The tarp kit is great for anyone just starting to sew their own gear. The kit provides ample material to make any size rainfly you want with enough left over for its own stuff sack. I made mine with an 11 ft. ridgeline and cat cuts on all sides. Make no mistake, the material is very slippery, so be sure to double check all lines before cutting as the material has a tendency to slide on itself. My only complaint is with the tie-out reinforcements. The pieces are now pre-cut, but are not as large as I was expecting which made it difficult to attach them as shown in the directions. Overall, a great product. My next adventure will be the winter version of the kit.
I purchased some 2nds quality silpoly in the past, and was disappointed by the feel. This recent purchase is soft/supple, and feels wonderful! Made it into a tarp and has had one night of rain, in which I stayed dry (except through my unsealed ridgeline)
This stuff is excellent. I've been using it most recently to make some top-zip bags. Stops water, easy to work with, lightweight, and super vibrant colors. What more could i ask for!?
This fabric is soft and very usable. It is also the choice of most of my customers. They like the finish and feel as well as the large choice of colors.
As always Ripstop by the Roll was fast and accurate processing the order, even getting it to me a few days faster then expected.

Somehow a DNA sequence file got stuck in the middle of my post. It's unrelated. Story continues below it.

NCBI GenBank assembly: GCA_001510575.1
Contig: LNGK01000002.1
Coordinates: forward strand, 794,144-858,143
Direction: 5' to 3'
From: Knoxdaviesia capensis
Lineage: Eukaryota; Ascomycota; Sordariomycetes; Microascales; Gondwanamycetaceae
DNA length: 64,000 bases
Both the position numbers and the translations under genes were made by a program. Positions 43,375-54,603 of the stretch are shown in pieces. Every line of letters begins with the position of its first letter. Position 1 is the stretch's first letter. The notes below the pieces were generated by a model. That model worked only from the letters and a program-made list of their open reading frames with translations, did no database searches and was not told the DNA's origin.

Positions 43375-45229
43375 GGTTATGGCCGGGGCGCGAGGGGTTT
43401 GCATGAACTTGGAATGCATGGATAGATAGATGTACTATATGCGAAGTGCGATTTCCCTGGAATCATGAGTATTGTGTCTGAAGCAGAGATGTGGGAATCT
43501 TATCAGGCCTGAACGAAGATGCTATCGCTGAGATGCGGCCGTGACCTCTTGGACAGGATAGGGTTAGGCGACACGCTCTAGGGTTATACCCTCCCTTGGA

Transaction and delivery were good. I bought a tarp kit because the total bill of materials cost less than if I had bought parts separately. There were several options on the shape of the tarp, I made it shorter than the instructions, and the hardware kit was for a winter tarp, so I have d rings and reinforcement patches left over, as well as plenty of material for extra projects. The thing I did not like was that the instructions did not match the supplies, e.g. reinforcement patches supplied were not the same shape as on the instructions. There were also construction details on the instructions that seemed to conflict with each other and were unclear. I ended up just looking at another tarp I have and making it like that.
The material was generally easy to work with except when trying to do a hem on the bias. It just would not roll under without twisting. A characteristic of the stiffness and slipperiness of the material. Pinning really did not work in those areas. Perhaps ironing the seam over before sewing would be better. I just sewed the first fold separately, then the second fold, instead of both at once (to make a rolled hem). It ended up with some angle wrinkles, but I did not care enough about the looks to do it differently.